A combination of factors, including the continued mass mobilization of capital markets through neo-liberalism, the thawing of the decades-long Cold War, the beginning of the widespread proliferation of new media such as the Internet from the middle of the decade onwards, increasing skepticism towards government, and the dissolution of the Soviet Union led to a realignment and reconsolidation of economic and political power across the world and within countries. The dot-com bubble of 1997–2000 brought wealth to some entrepreneurs before its crash between 2000 and 2001.
The 1992 Summer Olympics (Spanish: Juegos Olímpicos de Verano de 1992, Catalan: Jocs Olímpics d'estiu de 1992), officially known as the Games of the XXV Olympiad (Spanish: Juegos de la XXV Olimpiada, Catalan: Jocs de la XXV Olimpíada) and commonly known as Barcelona '92, were an international multi-sport event held from 25 July to 9 August 1992 in Barcelona, Catalonia, Spain. Beginning in 1994, the International Olympic Committee decided to hold the Summer and Winter Olympics in alternating even-numbered years. The 1992 Summer and Winter Olympics were the last games to be staged in the same year. These games were the second and last two consecutive Olympic games to be held in Western Europe after the 1992 Winter Olympics in Albertville, France held five months earlier.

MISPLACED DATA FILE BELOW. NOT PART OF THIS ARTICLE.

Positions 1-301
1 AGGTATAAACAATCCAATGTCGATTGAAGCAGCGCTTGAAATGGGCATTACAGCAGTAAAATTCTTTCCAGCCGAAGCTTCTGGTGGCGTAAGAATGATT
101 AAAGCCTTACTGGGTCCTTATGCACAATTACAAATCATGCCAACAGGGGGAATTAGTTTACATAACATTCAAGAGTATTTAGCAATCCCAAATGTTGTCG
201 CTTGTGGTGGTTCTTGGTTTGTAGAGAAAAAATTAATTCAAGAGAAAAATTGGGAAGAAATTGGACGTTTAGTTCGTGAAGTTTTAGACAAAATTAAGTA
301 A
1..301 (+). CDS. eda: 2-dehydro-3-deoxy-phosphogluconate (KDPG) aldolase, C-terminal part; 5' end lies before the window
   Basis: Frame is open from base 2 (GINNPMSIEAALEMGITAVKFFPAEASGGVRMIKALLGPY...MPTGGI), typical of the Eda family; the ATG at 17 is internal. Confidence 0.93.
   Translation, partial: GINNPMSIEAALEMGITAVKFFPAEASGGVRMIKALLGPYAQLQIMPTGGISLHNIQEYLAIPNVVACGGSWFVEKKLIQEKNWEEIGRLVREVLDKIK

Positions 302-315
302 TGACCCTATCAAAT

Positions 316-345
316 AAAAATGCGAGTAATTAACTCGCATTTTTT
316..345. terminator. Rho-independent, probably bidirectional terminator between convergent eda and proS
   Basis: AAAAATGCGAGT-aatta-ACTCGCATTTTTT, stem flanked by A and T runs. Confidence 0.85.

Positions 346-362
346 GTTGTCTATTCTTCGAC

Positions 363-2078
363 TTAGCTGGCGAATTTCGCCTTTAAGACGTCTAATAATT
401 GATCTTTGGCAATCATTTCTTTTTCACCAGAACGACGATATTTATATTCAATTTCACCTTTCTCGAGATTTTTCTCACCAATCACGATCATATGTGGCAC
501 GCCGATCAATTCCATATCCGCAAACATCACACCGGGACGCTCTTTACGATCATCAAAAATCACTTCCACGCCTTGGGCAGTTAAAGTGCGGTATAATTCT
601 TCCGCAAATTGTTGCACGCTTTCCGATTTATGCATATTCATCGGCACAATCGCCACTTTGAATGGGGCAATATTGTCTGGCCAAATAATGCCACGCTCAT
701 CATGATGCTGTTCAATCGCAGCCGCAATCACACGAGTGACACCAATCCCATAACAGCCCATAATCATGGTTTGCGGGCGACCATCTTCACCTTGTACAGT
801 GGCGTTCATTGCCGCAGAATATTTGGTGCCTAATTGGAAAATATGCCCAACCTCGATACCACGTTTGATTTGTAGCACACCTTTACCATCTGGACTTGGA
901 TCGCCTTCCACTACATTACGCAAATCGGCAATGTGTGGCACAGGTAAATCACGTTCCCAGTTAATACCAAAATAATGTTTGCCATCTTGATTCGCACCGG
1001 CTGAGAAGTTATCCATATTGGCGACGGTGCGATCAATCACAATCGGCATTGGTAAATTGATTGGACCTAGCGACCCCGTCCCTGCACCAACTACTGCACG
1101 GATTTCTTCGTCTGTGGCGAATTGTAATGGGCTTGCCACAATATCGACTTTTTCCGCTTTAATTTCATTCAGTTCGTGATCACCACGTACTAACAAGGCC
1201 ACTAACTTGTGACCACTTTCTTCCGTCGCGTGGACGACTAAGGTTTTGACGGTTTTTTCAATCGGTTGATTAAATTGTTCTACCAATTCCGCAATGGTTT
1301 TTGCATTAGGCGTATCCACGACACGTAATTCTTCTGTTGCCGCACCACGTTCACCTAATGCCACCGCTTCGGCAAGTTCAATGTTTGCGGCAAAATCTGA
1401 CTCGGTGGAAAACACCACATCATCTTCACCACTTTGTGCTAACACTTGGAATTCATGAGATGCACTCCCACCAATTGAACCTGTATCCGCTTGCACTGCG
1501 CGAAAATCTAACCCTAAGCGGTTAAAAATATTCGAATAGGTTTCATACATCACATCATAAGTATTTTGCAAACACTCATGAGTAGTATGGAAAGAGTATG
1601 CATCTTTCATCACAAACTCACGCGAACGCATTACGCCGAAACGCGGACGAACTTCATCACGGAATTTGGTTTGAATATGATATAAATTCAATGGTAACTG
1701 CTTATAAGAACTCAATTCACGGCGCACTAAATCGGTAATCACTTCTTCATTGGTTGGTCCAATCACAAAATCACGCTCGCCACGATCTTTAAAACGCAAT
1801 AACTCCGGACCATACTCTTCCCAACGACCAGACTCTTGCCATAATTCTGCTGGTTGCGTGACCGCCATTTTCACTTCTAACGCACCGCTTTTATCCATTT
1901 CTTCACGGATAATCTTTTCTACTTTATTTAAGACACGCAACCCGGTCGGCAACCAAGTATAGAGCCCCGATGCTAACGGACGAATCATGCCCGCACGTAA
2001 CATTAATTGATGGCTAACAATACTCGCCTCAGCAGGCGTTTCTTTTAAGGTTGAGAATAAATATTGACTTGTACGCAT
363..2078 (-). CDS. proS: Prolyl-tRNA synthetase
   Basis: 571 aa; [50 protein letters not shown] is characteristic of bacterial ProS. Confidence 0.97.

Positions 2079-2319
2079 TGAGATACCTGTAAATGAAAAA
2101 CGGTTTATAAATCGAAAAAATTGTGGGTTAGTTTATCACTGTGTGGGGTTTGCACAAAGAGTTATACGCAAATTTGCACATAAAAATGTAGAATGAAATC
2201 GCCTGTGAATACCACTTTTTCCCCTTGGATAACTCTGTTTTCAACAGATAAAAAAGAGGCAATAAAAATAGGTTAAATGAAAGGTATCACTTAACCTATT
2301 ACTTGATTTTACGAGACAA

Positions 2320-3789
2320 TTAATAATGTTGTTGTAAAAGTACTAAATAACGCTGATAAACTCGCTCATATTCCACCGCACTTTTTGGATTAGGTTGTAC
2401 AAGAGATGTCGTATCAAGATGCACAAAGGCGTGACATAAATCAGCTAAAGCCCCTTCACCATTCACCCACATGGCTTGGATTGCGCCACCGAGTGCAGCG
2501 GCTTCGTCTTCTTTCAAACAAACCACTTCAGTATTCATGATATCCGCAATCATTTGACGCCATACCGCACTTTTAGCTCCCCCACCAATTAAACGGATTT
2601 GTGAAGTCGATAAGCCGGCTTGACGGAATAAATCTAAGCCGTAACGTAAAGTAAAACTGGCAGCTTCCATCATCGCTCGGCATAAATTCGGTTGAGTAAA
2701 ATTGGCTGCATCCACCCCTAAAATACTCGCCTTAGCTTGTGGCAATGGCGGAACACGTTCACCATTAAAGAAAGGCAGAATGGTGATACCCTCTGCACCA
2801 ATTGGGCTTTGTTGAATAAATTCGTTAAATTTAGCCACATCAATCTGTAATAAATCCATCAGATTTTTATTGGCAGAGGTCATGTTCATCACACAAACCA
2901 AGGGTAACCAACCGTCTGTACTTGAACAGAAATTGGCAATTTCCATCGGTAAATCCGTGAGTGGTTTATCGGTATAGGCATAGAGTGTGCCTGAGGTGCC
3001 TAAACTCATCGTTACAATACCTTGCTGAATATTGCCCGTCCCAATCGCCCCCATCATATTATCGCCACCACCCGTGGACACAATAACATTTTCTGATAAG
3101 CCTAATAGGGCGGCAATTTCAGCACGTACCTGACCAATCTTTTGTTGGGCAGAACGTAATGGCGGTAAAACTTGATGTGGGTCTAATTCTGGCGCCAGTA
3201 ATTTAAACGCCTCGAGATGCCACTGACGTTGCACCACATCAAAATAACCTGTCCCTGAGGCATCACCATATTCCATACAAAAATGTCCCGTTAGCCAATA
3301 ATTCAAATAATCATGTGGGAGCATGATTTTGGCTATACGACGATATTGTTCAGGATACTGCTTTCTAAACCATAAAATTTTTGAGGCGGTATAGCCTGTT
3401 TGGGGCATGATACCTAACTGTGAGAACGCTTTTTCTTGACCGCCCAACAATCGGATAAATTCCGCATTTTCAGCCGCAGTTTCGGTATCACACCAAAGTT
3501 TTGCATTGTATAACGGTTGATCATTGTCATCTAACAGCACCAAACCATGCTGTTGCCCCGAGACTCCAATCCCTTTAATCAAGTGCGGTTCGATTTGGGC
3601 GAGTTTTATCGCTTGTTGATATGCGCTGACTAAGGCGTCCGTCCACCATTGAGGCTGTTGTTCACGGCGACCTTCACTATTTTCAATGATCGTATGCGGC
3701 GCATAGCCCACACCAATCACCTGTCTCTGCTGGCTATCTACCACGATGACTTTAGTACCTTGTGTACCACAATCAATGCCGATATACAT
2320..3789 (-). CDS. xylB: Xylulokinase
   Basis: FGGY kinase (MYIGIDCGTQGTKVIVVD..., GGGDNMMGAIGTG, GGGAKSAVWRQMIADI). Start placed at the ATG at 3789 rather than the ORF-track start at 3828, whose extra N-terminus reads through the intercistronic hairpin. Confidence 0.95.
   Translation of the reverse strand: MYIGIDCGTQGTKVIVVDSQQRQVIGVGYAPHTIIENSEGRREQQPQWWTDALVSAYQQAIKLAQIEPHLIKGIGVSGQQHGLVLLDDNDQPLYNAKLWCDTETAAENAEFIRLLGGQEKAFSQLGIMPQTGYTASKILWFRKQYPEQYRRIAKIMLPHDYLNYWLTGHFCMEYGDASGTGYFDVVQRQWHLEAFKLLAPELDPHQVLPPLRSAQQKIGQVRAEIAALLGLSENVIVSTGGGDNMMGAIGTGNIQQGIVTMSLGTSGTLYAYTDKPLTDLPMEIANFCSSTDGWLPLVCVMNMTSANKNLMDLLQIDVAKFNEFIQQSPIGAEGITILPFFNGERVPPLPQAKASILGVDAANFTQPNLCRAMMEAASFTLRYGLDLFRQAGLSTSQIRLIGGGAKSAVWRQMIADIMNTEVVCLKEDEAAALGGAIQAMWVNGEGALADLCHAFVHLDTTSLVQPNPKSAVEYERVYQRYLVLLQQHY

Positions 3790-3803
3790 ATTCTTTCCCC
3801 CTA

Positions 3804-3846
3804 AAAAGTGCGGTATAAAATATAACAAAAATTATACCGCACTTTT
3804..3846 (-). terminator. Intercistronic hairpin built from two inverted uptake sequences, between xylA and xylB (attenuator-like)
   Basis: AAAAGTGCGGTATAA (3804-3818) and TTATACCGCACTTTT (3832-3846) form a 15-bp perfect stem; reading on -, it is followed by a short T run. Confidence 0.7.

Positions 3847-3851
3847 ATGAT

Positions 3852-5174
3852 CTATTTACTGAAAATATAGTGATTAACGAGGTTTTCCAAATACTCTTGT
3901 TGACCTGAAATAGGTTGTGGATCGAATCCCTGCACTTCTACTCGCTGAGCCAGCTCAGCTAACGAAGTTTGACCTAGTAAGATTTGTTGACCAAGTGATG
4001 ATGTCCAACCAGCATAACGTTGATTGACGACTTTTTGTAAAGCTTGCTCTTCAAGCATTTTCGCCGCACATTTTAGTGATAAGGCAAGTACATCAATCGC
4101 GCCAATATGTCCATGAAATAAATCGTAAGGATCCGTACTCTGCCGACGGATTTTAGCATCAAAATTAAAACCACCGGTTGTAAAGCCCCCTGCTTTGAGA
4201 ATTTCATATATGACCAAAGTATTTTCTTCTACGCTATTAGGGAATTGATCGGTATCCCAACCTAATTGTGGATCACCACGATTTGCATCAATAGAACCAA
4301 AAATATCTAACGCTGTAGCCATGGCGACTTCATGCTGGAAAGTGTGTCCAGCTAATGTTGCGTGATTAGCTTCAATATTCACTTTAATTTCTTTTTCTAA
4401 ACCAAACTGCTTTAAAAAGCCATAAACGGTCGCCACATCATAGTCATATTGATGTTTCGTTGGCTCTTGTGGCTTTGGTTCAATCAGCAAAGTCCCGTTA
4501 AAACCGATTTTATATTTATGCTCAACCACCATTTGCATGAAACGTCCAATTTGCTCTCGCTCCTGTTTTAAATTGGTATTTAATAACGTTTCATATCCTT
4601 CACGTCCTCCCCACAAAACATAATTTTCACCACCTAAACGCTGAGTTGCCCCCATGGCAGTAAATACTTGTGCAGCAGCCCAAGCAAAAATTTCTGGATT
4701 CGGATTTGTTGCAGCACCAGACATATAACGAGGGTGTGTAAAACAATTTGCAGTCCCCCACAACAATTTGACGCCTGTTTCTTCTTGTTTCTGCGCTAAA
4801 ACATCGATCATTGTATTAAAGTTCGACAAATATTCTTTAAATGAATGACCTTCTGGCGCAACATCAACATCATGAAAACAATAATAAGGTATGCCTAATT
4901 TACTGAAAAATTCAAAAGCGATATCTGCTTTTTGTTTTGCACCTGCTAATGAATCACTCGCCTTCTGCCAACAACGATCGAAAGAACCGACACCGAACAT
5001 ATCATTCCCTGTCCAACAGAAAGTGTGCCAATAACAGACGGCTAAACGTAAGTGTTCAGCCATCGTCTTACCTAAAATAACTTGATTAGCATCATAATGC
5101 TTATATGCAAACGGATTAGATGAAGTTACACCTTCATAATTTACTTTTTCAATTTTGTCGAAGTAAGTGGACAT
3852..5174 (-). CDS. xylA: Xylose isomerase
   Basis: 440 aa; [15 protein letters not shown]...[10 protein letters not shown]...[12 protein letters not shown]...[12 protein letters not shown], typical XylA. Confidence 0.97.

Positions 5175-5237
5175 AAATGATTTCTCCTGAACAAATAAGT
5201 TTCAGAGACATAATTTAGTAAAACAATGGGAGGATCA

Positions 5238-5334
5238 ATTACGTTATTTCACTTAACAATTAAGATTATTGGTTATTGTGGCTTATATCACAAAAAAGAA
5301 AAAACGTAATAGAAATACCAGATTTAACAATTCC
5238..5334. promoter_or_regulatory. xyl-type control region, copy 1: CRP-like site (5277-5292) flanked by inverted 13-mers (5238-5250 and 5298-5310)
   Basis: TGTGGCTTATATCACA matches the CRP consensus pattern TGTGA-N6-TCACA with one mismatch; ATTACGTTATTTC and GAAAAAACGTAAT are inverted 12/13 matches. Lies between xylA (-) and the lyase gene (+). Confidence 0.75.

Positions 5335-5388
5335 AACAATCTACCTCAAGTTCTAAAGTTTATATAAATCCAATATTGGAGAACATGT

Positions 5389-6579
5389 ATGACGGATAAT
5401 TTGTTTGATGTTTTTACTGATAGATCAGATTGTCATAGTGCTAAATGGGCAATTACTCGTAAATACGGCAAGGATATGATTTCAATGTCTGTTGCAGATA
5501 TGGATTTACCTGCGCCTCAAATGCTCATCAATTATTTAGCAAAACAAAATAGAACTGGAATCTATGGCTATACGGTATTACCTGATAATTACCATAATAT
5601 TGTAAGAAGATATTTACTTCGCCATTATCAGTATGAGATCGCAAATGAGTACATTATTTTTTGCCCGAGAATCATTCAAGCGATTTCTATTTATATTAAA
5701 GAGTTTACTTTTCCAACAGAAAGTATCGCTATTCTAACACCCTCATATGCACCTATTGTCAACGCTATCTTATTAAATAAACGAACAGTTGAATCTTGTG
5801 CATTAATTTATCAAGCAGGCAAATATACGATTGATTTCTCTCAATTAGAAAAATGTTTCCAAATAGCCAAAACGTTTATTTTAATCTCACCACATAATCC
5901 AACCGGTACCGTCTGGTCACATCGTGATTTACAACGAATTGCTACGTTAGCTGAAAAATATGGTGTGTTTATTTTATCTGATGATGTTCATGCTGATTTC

The 1992 Summer Games were the first since the end of theCold War, and the first unaffected by boycotts since the 1972 Summer Games. 1992 was also the first year South Africa was re-invited to the Olympic Games by the International Olympic Committee, after a 32-year ban from participating in international sport. The Unified Team (made up by the former Sovietrepublics without the Baltic states) topped the medal table, winning 45 gold and 112 overall medals. (Full article...)
Surf Ninjas was filmed in Los Angeles, Hawaii and Thailand. A video game was also developed and released in conjunction with the film. Surf Ninjas was released in the United States on August 20, 1993. The film was released on VHS in January 1994 and re-released on DVD in September 2002. (Full article...)